• Ohio State

    Alumnus part of leading genomics team at Nationwide Children’s Hospital

    A team from The Research Institute at Nationwide Children’s Hospital was recently announced the winner of the 2015 CLARITY Undiagnosed Challenge, a global crowd-sourcing competition in which medical teams employ genomics to solve featured medical cases. The goal was to decipher DNA sequences and provide information to five families whose genetic conditions have continuously eluded diagnosis. The winning team from Nationwide Children’s Hospital comprised genomic researchers, bioinformaticians, big data informatics experts, genetic counselors, medical geneticists and clinicians, and included 2012 graduate of Ohio State’s College of Veterinary Medicine Dr. Don Corsmeier, a postdoctoral research scientist at Nationwide Children’s Biomedical Genomics Core. 26 teams from seven countries entered the competition. One advantage…

  • Ohio State

    Health problems, risks identified for critically endangered black rhinos

    The health issues of captive black rhinoceros aren’t too far off from human health problems, a recently published study reveals. According to its findings, captive black rhinos are at a much higher risk for metabolic conditions such as inflammation and insulin resistance than rhinos that live in the wild. The study, published in General and Comparative Endocrinology, was authored by Dr. Pam Dennis, clinical assistant professor in Veterinary Preventive Medicine, and veterinary epidemiologist at Cleveland Metroparks Zoo along with her research team. They analyzed blood samples from 86 captive rhinos and 120 wild rhinos, and in all cases the captive animals’ blood had more markers for disease. The species is critically…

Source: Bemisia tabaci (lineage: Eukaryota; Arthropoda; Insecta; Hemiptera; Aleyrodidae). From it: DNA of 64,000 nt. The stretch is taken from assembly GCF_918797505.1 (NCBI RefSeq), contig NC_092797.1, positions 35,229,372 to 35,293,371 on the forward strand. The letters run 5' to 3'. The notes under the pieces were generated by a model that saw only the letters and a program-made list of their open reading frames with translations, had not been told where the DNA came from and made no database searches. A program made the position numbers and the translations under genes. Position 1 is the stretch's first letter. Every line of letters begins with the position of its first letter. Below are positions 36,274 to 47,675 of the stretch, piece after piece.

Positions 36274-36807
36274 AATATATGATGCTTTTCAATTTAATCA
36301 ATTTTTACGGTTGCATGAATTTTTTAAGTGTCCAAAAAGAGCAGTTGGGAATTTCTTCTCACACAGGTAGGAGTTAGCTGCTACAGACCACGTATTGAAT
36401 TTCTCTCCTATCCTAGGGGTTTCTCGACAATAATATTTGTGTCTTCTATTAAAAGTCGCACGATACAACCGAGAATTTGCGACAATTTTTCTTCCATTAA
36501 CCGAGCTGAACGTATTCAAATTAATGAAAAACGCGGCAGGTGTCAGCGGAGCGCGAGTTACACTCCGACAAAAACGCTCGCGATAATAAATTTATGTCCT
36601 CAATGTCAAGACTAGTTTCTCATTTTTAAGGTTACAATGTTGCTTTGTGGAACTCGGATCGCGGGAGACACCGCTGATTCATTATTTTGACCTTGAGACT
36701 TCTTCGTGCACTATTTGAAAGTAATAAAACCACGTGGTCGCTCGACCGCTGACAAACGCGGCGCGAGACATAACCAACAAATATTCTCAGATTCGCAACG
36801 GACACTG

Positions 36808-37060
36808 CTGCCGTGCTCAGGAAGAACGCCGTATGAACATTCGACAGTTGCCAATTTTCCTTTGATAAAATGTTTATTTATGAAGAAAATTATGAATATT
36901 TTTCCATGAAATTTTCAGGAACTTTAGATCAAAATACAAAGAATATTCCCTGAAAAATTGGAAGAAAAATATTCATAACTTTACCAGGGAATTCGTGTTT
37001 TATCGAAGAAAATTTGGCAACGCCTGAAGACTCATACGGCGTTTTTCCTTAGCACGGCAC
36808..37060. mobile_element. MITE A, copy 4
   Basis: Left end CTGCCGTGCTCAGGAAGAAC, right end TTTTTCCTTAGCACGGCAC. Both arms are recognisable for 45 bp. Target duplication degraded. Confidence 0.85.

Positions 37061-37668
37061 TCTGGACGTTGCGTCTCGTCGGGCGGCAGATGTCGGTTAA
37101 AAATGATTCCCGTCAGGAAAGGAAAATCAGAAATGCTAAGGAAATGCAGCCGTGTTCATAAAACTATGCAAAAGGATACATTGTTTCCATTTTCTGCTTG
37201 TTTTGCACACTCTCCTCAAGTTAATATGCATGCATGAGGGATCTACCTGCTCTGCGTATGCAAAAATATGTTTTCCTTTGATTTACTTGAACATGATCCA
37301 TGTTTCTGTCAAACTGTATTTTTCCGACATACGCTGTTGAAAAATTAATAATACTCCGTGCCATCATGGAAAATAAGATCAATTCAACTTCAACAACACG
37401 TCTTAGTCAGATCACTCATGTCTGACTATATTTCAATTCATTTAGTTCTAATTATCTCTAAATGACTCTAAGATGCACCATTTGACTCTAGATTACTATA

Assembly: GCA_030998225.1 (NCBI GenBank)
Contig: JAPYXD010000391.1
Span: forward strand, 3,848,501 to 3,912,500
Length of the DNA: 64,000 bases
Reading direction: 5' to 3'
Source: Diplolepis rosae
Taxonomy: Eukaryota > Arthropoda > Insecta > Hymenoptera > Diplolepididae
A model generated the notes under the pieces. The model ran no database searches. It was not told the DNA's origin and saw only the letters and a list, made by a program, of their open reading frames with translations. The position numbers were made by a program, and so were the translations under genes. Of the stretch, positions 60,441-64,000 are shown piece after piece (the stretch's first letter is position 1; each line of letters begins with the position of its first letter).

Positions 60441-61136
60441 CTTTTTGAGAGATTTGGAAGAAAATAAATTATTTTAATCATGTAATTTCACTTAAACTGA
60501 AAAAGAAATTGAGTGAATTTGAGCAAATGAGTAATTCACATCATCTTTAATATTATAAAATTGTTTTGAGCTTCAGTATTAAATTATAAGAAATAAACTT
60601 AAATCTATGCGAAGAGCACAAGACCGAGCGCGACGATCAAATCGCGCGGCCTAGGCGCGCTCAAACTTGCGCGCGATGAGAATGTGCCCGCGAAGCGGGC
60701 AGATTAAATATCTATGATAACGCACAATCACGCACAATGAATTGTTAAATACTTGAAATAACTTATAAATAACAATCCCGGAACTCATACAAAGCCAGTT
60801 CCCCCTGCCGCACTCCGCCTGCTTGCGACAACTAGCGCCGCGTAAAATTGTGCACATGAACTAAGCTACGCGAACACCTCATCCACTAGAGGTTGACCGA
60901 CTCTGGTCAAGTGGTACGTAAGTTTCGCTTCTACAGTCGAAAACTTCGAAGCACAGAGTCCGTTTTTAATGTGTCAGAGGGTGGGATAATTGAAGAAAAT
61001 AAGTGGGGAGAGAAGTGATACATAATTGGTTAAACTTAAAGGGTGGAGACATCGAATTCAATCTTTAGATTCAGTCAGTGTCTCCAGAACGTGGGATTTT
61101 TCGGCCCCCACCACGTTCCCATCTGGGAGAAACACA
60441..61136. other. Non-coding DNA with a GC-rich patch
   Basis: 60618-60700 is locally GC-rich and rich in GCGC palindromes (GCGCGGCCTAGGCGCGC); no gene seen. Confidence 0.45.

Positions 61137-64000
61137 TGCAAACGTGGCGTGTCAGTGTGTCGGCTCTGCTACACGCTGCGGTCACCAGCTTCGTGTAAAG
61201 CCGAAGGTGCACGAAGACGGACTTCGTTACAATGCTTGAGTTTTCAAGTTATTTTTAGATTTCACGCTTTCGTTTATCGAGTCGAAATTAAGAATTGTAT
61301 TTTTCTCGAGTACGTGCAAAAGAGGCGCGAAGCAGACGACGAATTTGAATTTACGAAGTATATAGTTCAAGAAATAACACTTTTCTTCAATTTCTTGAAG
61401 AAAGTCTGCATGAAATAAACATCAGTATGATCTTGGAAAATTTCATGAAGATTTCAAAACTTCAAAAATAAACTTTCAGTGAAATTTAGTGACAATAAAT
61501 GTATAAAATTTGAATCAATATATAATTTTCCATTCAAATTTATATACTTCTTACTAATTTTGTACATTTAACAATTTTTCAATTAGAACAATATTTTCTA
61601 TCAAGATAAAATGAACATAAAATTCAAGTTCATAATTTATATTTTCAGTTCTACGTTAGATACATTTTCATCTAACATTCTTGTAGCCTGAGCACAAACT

• Ohio State

    Advanced orthopedics allow abandoned dog a future of hope

    The story of Quasimodo, a 3-year-old dog born with deformed front legs, shows the profound compassion that humans can have for companion animals. Due to his dysfunctional front legs, Quasi had to crawl to get around. His first owner decided to leave him on the side of the road in August 2014, after which he was brought to an animal shelter by a kind stranger. His new owner, Lianne Hughes, was fostering Quasi when she started raising money for the surgery that could correct his legs. Hughes was able to collect $5,000 from various people, including some whom she had never even met, and Quasi was taken to Ohio State’s Veterinary…